Monday, February 22, 2010

Contraception Deception

Hypothetical Situation:

Student: I am going to do my theology project on quelling the rise of teen pregnancy by making information more available to a younger population and making access to contraceptives more accessible to older teens.

Professor: Let us begin by asking a question -- What does the Church teach about contraception? Then, we can proceed with modifying your project plans.


According to an article at Catholic Culture, that idea was actually posited by a Theology student at Xaviar University in Louisana. In response, the professor suggested, unlike the hypothetical situation, that perhaps the student could work with Planned Parenthood to achieve this goal -- the fundamental question about what the Church teaches was neither considered nor taught.

In addition to having this public exchange with the student at a Catholic institution of higher learning, Dr. Homan, the professor in question, makes clear his position on abortion, birth control and issues regarding life, as well as, other doctrinal issues. He is cavalier in asserting that his perspective, which is in opposition to Church teaching, doesn't make him less Catholic.

Dr. Homan is wrong in that regard. Public dissent along with flagrant teaching against the mind of the Church does make one less Catholic. Just consider what Bishop Vasa offered in 2007 speaking about the 40th anniversary of Humanae Vitae and its opposition to contraception:

"Many Catholics have erroneously determined that the path they should follow is to disobey while trying to convince the Church that Her teaching is erroneous."

"In choosing to disobey, they break faith with the Church," warns the Bishop in the Catholic Sentinel. "In that disobedience tremendous harm has been brought to many women. Tremendous harm to marriage. Tremendous harm to family life. Tremendous harm to society."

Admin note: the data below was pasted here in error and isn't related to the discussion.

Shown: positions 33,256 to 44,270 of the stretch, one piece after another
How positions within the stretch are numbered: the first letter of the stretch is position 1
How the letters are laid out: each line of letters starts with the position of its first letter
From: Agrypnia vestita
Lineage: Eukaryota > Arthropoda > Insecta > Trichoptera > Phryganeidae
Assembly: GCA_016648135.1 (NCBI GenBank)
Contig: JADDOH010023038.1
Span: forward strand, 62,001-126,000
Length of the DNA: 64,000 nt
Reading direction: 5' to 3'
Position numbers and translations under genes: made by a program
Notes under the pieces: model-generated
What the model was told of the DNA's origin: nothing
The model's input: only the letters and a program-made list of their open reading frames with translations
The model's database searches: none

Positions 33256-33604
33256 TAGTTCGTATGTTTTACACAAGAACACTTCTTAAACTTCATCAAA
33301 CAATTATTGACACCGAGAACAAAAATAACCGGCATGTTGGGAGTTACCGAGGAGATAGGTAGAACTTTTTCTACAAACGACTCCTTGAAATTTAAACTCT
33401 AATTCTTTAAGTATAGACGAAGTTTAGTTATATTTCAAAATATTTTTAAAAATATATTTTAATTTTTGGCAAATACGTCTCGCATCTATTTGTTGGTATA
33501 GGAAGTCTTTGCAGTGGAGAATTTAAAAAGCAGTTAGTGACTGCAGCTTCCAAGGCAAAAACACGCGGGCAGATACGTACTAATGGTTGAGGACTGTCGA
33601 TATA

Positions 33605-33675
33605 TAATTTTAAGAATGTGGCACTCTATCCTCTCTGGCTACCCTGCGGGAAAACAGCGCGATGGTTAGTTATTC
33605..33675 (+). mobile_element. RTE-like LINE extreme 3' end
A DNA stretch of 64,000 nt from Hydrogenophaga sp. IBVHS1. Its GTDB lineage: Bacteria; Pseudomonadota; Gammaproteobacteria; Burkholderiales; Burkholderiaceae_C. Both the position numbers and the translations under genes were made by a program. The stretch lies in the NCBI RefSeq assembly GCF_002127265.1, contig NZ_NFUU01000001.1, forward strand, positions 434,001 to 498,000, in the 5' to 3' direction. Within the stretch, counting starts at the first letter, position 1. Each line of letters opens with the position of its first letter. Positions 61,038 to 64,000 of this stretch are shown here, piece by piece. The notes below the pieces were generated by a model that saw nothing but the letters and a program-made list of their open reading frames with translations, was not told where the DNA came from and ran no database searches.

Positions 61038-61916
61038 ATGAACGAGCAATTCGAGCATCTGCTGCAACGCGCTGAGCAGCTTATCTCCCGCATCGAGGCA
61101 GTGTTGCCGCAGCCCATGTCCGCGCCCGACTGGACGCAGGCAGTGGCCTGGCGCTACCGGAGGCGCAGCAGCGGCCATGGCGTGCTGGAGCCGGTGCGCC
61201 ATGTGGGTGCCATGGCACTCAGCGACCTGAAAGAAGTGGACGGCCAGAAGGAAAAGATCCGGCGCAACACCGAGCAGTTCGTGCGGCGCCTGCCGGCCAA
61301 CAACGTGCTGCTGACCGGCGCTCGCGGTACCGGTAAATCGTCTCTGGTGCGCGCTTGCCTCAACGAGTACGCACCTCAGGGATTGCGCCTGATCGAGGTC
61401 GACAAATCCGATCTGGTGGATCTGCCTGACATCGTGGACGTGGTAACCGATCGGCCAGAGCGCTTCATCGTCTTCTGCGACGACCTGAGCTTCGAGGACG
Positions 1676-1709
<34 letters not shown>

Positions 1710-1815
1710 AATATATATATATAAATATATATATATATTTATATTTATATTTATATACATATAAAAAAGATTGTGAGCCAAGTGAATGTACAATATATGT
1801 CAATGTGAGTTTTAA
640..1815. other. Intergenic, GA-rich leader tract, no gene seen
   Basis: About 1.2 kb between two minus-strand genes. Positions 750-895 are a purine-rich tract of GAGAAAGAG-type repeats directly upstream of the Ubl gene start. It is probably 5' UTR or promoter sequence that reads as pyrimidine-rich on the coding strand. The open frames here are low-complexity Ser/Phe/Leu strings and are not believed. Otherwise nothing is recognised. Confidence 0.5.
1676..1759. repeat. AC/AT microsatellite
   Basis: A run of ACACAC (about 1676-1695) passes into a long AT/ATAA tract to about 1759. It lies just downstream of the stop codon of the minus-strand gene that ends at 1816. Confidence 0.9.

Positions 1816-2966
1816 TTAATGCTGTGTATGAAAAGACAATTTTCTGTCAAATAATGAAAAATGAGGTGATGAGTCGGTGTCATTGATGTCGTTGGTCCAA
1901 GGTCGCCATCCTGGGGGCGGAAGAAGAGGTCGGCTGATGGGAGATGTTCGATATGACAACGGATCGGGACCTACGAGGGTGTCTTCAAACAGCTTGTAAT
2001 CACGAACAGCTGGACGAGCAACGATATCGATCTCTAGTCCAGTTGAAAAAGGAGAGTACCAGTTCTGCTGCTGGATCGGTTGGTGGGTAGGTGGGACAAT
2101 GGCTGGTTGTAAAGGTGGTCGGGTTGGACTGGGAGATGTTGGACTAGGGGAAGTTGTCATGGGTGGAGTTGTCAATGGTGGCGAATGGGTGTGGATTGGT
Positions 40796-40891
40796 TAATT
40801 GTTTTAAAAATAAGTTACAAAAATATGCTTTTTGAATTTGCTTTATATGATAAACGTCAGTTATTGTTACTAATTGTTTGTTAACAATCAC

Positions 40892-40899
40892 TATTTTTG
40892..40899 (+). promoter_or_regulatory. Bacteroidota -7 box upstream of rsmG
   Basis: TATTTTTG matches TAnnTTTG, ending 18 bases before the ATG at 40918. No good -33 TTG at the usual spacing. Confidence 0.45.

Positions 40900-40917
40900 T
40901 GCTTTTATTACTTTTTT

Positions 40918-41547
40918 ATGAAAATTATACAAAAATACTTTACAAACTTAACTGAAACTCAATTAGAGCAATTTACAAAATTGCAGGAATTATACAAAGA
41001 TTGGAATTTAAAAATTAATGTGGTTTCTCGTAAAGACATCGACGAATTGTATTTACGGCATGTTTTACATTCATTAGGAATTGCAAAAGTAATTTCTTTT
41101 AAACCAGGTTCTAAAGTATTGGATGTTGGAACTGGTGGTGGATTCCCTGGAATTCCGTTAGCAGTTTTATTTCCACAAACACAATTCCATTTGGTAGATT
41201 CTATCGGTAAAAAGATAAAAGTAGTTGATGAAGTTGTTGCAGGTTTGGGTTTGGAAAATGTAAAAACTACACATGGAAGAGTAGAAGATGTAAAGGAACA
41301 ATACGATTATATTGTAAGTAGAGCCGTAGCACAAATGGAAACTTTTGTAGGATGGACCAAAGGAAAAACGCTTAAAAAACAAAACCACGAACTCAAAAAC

Bishop Vasa explains that the teachings of Humanae Vitae have proven prophetic and the "Catholic medical community is more and more recognizing something which has remained very much hidden from public view, that is that contraceptive hormones have an effect, and not a good one, on the health of women." Moreover, he says, "Catholic lay leaders and even some in government are recognizing that contraception and its logical backup abortion have a very serious effect on marriage and on families."

A professor of Theology, Dr. Hamon yearns for the days of Vatican II -- he believes, apparently, those days were designed to undermine the fundamental teachings of the Church. He is deceived by a faux-freedom -- or as John Paul II put it, "a loss of the sense of sin." Vatican II was not meant to change Church doctrine. However, the council documents were misinterpreted by many, far too many, and a generation of Catholics, like Dr. Homan perhaps, were lost in the transition.

It is clear that in some Catholic institutions, the teaching isn't always orthodox. Now is the time to offer the truth, especially to those who profess to be the experts -- contraception is against Church teaching and is harmful to women and society.


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